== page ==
So how are we to make sense of aesthetics, say, as first philosophy which, as in Harman’s position, must be thought outside of the dominance of subject orientation? Perhaps, we can reformulate the question into ‘how can we make sense of aesthetics as first philosophy without falling back on the inventory of reason that has been going on since Kant?’ Or, perhaps, Laruelle is right that philosophy has yet to realize that its business depends on endless criticism, or a critical inventory of the claims of reason.
Is there a way of doing aesthetics without treating it the way it has been hitherto treated, that is, as an inventoried passage of reason from pre-critical to its critical phase? Didn’t Nietzsche affirm otherwise the importance of tragic consciousness as an aesthetic contemplation but not as an inventoried category of reason, rather as an affirmation of life that will always return to itself?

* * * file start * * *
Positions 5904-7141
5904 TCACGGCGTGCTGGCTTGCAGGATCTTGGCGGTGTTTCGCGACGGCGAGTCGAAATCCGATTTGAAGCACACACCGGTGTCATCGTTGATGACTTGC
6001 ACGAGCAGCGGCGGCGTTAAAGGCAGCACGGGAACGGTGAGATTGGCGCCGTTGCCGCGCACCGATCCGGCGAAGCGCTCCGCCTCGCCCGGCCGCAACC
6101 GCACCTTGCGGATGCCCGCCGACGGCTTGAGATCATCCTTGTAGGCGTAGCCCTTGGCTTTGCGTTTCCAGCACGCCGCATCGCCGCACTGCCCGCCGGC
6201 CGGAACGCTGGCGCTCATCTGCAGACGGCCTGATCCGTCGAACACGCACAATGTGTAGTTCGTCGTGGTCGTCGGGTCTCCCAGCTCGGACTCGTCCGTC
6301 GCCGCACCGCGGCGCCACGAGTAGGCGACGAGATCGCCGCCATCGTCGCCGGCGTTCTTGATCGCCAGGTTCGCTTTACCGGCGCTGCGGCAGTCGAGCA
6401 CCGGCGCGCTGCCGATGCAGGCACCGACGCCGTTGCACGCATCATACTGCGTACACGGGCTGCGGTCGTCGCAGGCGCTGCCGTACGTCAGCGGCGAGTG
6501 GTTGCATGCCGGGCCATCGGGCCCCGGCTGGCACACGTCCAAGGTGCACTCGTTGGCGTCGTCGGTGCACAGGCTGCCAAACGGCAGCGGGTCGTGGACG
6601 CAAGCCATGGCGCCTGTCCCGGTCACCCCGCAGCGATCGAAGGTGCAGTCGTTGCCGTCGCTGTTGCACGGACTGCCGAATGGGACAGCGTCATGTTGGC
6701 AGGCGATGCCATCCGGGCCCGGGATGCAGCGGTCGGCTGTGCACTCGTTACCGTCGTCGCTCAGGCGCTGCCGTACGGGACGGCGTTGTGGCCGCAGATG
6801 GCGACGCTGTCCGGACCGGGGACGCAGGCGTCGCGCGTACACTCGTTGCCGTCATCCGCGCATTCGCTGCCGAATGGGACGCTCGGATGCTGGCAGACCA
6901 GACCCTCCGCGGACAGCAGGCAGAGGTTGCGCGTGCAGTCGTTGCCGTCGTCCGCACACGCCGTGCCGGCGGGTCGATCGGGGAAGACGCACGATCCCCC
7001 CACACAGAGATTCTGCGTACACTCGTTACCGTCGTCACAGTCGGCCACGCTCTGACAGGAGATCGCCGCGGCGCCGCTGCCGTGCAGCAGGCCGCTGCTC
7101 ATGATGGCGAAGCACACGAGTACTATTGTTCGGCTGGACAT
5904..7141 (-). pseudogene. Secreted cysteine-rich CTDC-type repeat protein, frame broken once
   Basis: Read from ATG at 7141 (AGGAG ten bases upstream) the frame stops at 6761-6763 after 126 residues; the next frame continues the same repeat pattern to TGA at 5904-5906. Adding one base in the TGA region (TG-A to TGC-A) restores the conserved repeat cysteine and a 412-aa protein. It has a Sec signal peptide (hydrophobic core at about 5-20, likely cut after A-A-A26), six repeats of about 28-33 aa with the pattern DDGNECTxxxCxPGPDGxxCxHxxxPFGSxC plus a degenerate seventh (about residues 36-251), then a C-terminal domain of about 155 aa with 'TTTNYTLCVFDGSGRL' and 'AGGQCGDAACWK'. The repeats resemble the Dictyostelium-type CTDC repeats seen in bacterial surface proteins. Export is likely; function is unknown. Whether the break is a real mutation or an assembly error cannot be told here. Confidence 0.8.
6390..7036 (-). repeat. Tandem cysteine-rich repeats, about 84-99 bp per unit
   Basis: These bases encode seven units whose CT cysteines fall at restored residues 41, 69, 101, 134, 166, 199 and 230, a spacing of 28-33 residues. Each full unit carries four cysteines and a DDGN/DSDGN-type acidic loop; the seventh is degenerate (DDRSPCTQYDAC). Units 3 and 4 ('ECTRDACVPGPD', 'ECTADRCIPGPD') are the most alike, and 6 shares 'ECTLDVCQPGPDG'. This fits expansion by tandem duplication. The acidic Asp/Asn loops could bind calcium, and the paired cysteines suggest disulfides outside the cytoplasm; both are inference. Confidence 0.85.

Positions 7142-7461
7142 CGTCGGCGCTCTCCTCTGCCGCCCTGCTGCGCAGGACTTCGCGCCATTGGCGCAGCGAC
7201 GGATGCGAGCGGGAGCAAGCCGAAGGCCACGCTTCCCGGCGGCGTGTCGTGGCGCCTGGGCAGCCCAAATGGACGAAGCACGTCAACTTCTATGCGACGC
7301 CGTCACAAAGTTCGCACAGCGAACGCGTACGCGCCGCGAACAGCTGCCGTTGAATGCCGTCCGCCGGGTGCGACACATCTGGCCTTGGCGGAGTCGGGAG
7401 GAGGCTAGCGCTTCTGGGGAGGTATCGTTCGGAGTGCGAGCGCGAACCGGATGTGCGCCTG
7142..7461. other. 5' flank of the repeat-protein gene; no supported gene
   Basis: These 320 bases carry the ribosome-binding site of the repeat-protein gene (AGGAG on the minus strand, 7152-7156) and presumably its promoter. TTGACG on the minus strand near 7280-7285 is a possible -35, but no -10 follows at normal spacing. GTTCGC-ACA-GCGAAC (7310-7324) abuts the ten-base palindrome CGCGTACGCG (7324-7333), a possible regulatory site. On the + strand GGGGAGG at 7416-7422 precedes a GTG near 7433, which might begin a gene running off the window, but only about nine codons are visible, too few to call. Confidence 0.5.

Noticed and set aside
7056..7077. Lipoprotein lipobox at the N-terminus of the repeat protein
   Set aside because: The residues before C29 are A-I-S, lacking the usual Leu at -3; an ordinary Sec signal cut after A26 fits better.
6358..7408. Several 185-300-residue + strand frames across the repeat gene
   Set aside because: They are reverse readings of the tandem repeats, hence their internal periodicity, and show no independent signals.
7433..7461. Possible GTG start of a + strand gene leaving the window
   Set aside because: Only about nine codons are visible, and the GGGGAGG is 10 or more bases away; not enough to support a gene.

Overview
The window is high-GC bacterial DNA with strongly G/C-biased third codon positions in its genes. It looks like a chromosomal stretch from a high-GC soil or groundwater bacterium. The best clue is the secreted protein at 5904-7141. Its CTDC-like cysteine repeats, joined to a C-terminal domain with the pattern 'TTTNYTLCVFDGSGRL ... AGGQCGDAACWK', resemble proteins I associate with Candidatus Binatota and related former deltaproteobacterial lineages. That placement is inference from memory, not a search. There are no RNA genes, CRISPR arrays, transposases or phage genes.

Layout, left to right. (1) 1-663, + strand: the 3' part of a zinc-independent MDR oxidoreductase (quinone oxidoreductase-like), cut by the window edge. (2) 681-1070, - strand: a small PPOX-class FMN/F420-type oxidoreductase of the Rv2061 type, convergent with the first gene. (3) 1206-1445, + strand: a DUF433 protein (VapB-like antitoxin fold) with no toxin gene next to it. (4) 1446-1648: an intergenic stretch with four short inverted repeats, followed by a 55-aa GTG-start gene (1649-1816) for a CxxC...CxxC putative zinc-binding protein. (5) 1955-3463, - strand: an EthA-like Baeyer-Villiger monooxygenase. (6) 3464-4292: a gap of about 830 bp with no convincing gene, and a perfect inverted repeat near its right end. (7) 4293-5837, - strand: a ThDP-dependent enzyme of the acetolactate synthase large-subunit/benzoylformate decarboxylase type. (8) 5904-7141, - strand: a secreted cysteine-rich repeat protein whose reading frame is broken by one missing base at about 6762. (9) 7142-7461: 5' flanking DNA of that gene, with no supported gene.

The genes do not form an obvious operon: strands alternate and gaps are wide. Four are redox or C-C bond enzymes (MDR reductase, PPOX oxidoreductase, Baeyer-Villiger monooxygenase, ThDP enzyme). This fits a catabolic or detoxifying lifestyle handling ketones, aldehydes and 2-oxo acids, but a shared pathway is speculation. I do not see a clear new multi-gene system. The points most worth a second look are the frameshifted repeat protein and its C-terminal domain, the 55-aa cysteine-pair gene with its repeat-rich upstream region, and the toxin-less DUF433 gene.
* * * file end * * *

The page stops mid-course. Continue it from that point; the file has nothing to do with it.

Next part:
And yet, we can also treat the problem as historical. Aesthetics may be rethought outside of the critical inventory of reason assuming we can hold a place outside of history within which alone aesthetics may be thought. Outside of history, we may assume aesthetics can be thought outside of reason. If reason claims total determination, then a kind of indetermination may offer an opportunity for rethinking aesthetics, assuming it is worth the while to rethink it. We believe it is. Here, ‘outside of history’ may mean the challenge of indetermination (we always devalue history in our own capacity as individuals) or the challenge of absolute negation. Nietzsche may not be ready for the latter, assuming we are correct in arguing that, although it is debatable that he harbors a position in favor of vitalism he at least is not open to the possibility of the extinction of history where life can no longer return its affirmative neutrality to the existence of the historical species, that is, what has become of us. We are speaking here of actual extinction of the species.